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Andy Brice
Successful Software

Doug Nebeker ("Doug")

Jonathan Matthews
Creator of DeepTrawl, CloudTrawl, and LeapDoc

Nicholas Hebb
BreezeTree Software

Bob Walsh
host, Startup Success Podcast author of The Web Startup Success Guide and Micro-ISV: From Vision To Reality

Patrick McKenzie
Bingo Card Creator

Freemium Business Model to Fight Competition

I have a Software product that has many competitors.There are ones which are  5+ years old.I have been in the market for like 1 year.But been getting less than 10 sales per month.There has been an eventual growth in sales starting from 1-3 to a figure around 10.

The market is crowded with free tools doing stuff my product does.But i can say that my tool is much better in terms of usability,features etc

A few of the competitors is adopting a freemium business model ie: the software is given free of cost.Initially it works as full version for X days then certain features are limited(switched to free).If the user needs to unlock he needs to purchase.

My question is should i go with a freemium model.
My trial does not work on a day basis.It shows that the output is produced by my software.

When adopting a freemium model,should i offer two separate versions ie: the free and the full.Displayed in two tabs in the download page or should i follow the same (day based trial  offering full features for X days and switching  back to lite)

Any advice is much appreciated and tell me how im doing in such tough competition(im i doing okay?)  the website also has low traffic.
anonagain Send private email
Monday, April 14, 2014
So, I understand you to be saying that your competitors have recently started doing something, so you want to follow them and do it too.

Do you have any information showing your competitors have found the changes to be a profitable and sensible move for them? Have they shared their sales data publicly before and after the changes, in blogs or such?
Scott Send private email
Monday, April 14, 2014
Also if this is PSB136, don't be changing your nick!
Scott Send private email
Monday, April 14, 2014
@scott They have been trying out this model for quite sometime and their product is the most popular tool in the market.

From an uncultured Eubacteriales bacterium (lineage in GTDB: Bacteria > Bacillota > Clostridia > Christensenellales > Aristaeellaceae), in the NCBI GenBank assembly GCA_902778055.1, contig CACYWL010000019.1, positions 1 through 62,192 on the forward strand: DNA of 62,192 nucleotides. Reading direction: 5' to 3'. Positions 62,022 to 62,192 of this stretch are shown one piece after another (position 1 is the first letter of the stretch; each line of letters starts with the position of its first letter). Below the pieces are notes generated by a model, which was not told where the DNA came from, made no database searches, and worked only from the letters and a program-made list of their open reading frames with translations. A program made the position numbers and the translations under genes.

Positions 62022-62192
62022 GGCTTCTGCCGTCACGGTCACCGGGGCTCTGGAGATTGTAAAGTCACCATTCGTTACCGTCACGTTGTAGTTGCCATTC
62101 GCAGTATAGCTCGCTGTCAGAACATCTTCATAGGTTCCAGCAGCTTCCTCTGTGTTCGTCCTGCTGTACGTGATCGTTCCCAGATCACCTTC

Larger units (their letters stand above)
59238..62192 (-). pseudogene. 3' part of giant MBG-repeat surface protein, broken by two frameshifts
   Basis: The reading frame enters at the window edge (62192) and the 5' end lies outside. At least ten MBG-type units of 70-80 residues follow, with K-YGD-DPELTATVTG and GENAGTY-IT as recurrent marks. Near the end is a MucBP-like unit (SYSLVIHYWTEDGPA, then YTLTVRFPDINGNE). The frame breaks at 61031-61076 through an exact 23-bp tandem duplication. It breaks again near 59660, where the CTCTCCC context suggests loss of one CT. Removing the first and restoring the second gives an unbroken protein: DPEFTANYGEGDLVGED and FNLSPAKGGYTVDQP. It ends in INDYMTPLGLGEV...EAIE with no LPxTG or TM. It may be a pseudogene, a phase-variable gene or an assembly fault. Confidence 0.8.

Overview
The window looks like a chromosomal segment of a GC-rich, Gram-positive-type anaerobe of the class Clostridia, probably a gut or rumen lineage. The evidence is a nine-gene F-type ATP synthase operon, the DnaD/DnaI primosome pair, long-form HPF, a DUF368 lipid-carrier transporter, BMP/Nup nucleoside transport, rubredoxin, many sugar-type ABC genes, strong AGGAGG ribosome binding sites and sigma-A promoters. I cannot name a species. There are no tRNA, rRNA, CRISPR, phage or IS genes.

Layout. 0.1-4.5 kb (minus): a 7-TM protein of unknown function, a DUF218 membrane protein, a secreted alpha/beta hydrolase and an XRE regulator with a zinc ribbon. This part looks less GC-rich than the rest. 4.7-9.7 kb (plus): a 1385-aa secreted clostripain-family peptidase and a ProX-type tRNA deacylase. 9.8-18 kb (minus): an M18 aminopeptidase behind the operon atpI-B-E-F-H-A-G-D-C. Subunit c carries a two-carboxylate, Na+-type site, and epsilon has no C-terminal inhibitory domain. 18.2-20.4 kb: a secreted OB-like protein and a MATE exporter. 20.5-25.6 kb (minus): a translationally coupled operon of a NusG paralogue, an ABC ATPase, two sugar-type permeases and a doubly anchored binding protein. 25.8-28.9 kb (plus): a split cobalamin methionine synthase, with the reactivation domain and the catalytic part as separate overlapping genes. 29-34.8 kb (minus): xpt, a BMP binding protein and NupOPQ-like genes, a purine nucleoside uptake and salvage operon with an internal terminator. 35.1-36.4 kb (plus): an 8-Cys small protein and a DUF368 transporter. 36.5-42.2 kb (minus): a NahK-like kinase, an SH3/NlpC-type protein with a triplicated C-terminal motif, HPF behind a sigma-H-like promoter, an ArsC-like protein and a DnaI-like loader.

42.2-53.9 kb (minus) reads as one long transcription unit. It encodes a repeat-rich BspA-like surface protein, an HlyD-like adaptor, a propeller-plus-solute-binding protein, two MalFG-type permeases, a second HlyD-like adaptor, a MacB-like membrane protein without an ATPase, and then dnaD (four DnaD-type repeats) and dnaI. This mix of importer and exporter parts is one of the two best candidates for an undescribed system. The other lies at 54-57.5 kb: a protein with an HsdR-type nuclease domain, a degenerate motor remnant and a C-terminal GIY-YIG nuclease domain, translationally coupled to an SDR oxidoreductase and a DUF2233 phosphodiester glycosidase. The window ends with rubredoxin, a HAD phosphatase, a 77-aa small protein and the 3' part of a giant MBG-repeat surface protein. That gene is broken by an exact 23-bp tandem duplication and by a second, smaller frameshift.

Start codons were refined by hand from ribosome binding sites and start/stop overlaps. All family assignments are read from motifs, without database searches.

And im not PSB,seen some of his/her posts including the last 'giving up' one.What makes you think im that person,is my sales that bad?
anonagain Send private email
Monday, April 14, 2014
Plus i have some reliable info that their business model is a success. :)
anonagain Send private email
Monday, April 14, 2014
It's not me; don't worry.  I'm on a coding hiatus for now.  And I punctuate.  :)
PSB136 Send private email
Tuesday, April 15, 2014
"Initially it works as full version for X days then certain features are limited(switched to free)." is not exactly freemium. Shareware worked like that ever since its invention.

In general, my view is that competing on price is racing to the bottom. Following your competition may be not so smart either. How about making your product overwhelmingly superior to the competition, or better serving the needs of a particular lucrative market niche, or better handling a popular use case, etc., instead, and raising your price?
Dmitry Leskov Send private email
Tuesday, April 15, 2014
You may wish to read "Freemium vs. Free: Why We Ditched Our Free Plan":

Dmitry Leskov Send private email
Wednesday, April 16, 2014
Fully agree with Dmitry - do not fall in a trap of price competition... In fact, your sales might boost even if you increase the price - but with some premium functionality, preferable.

Just curious - if the your market is saturated and there are tons of similar products (e.g. RAM optimizers, Registry tweakers, etc..), what's the point of not revealing it?
exim Send private email
Wednesday, April 16, 2014
After surveying a customer i found out that,the person would not buy the product if the price was hiked.The customer instead suggested why not go for an annual billing plan.

@Dmitry  In terms of features and stuff i can very well say that my product stands out and people will be willing to pay more.
as @ exim said  the market is saturated and the products introduced years and years before mine  have found a right price and they all sell at the same price tag.

When i had introduced the product i just got like 8 sales in 4 months.Now after like 1.5 years i get around 8 sales per month.
Is this a progress why doesn't any one comment on this? 

I think i will go with the freemium model since popularity will be highly milted for a saturated market if i stick to premium only.
anonagain Send private email
Wednesday, April 16, 2014
Anonagain, 8 sales per month is not a good mark for a software business.

What you have to evaluate is your sales / download ratio. If you are able to sell one licence for every 100 downloads, or more, you are fortunate.

In this case you must concentrate on increasing your traffic in all ways you can possibly imagine. Of course I mean targeted traffic.

If your rate is lower than that, you should consider the possibility of offering your prospects a bundle for the same price, including some useful FREE product of your own, or from other software vendor.

I anticipate you that finding software vendors willing to collaborate this way is not easy, but if you can find a good gift for your customers, your sales/downloads ratio will increase, and then  trying to get more traffic will make a lot of sense.
MSD Soft Send private email
Wednesday, April 16, 2014
> After surveying a customer i found out that,the person would not buy the product if the price was hiked.

Unfortunately, this just isn't a scientific test. What people say and what they will do are two different things and your sample size is way too small.

I suggest reading this:

Jonathan Matthews Send private email